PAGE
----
According to my personal stats, it seems I enjoyed '87 a bit more than '86. There was a good increase in songs that I rated a 10 from 8 in '86 to 12 in '87. Typically, my Top 5 favorite songs of the year list showcases a variety of styles, artists and genres, but for '87 it was rock heavy. It was also male-centric with all five songs led by men with only an appearance by Dusty Springfield to break up the boys club. This was completely opposite from '86, which featured four female-led tracks with the fifth done by a male/female group. This was also the first year where one act took the top two slots on my Top 5 - U2. It also marks the third time in the decade that a John Cougar Mellencamp song made the Top 5 list. The feat ties him with with Eurythmics for the most appearances in my year-end Top 5 list.

I'm still enjoying this project and I hope anyone who encounters the blog will have fun as well. Keep reading, pass it along to friends, feel free to send comments, and don't forget to "Rate It!" at the bottom of each post. Here is a recap of 1987:

Number of charted songs in 1986:  392  (401 in 1986)
Time it took listen/post all songs:  1 year, 31 days  (1 year, 36 days for 1986)
Number of songs that debuted in 1987 to hit #1:  32  (30 in 1986)
Number of songs that debuted in 1987 to reach the Top 10 (excluding #1's):  79  (81 in 1986)
Number of gold singles:  14  (17 in 1986)
Number of platinum singles: (1 in 1986)
Number of songs that won a Grammy:  (6 in 1986)
Number of One-Hit Wonders:  (6 in 1986)
Number of Rated 10 songs:  12  (8 for 1986)
Number of Rated 1 songs:  (0 for 1986)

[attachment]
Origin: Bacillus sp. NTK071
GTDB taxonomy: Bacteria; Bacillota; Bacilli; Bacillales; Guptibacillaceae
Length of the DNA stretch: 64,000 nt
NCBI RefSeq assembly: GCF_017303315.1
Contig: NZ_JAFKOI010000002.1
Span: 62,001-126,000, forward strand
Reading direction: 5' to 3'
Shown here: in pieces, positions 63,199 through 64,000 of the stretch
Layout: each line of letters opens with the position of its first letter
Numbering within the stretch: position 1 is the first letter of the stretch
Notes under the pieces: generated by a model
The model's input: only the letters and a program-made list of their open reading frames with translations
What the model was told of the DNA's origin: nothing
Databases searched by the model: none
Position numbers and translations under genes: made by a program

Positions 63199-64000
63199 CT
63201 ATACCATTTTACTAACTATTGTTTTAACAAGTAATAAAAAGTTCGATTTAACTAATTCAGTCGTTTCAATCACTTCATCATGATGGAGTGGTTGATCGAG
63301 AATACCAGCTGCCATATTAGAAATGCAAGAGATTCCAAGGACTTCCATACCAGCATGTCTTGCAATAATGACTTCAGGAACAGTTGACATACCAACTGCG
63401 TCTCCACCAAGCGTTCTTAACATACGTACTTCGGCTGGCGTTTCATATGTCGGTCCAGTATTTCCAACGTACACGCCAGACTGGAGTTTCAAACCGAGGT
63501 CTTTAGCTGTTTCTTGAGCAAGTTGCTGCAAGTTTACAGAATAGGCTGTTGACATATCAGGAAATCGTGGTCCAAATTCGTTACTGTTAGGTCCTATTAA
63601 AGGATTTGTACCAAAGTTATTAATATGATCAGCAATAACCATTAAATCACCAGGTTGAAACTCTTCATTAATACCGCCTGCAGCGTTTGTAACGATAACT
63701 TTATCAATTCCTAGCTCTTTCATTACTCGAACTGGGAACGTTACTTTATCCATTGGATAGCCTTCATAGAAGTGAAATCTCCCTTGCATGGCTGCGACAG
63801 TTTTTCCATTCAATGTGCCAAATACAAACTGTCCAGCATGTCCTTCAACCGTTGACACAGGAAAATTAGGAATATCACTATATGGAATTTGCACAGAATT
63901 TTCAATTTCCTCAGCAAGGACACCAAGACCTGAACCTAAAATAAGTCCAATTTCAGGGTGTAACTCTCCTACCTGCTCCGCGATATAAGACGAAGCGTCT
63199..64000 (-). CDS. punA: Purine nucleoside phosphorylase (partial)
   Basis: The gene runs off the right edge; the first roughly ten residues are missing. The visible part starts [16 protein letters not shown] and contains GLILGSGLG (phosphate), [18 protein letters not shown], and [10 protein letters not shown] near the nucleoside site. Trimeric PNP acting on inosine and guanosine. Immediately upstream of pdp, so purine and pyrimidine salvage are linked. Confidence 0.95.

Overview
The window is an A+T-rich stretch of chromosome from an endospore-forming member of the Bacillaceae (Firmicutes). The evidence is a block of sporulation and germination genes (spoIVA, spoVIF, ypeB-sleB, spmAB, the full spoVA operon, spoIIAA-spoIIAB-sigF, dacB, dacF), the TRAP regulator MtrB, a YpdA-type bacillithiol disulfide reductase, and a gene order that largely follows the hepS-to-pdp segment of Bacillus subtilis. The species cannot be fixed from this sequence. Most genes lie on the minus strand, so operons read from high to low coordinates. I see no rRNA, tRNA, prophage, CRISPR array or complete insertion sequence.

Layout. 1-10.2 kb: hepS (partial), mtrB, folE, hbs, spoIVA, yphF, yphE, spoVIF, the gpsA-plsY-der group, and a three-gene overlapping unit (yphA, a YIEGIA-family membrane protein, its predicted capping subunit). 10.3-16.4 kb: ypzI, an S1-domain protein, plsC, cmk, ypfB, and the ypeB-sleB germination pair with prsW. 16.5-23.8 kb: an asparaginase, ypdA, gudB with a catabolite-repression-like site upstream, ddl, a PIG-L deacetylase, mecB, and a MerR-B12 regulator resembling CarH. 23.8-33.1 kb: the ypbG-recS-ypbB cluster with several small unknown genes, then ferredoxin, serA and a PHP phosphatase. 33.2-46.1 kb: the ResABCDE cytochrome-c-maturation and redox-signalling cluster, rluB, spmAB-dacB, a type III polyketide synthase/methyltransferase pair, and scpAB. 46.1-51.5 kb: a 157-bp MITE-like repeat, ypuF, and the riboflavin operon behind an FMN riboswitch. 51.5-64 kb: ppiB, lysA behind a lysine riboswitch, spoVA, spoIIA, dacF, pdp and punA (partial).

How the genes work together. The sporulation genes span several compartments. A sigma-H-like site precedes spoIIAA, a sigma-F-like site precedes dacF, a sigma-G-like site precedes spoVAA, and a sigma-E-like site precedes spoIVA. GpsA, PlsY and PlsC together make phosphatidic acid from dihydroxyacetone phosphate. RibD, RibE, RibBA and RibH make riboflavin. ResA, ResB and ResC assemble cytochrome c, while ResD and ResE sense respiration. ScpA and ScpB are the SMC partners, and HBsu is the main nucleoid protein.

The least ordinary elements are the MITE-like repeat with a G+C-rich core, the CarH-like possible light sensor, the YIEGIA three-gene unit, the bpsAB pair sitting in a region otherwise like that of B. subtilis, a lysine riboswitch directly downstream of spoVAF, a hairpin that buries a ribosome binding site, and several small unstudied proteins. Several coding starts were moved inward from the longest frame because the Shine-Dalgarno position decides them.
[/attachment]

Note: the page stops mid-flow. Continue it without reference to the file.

Top 5 favorite chart songs of the year:
  1. "With or Without You" by U2
  2. "Where the Streets Have No Name" by U2
  3. "Cherry Bomb" by John Cougar Mellencamp
  4. "Tunnel of Love" by Bruce Springsteen
  5. "What Have I Done to Deserve This?" by Pet Shop Boys & Dusty Springfield
Worst song of the year:  "Lean on Me" by Club Nouveau
Best song I didn't know existed:  "Love Is Contageous" by Taja Sevelle
Favorite discovery: KTP's album Certain Things Are Likely
 A few other fun stats:

Highest debut:  #37 - "I Just Can't Stop Loving You" by Michael Jackson (peaked at #1)
Lowest debut:  #99 - "Hold Me" by Colin James Hay (peaked at #99)

Longest climb to peak position:  "You Keep Me Hangin' On" by Kim Wilde climbed 95 positions from #96 to #1

Longest trip to #1 for a song debuting in 1987:  "Here I Go Again" by Whitesnake took 15 weeks to reach #1
Quickest trip to #1 for a song debuting in 1987:  "Lean on Me" by Club Nouveau and "Bad" by Michael Jackson both took 6 weeks to reach #1.
Most weeks at #1 for a song debuting in 1987:  4 - "Faith" by George Michael

Most weeks on the chart for a song debuting in 1987:  30 - "In My Dreams" by REO Speedwagon (it peaked at #19).

Average number of weeks a song spent on the chart:  13
Position on chart where the most songs debuted:  #91 - 25 songs debuted at that spot (2 hit the Top 10)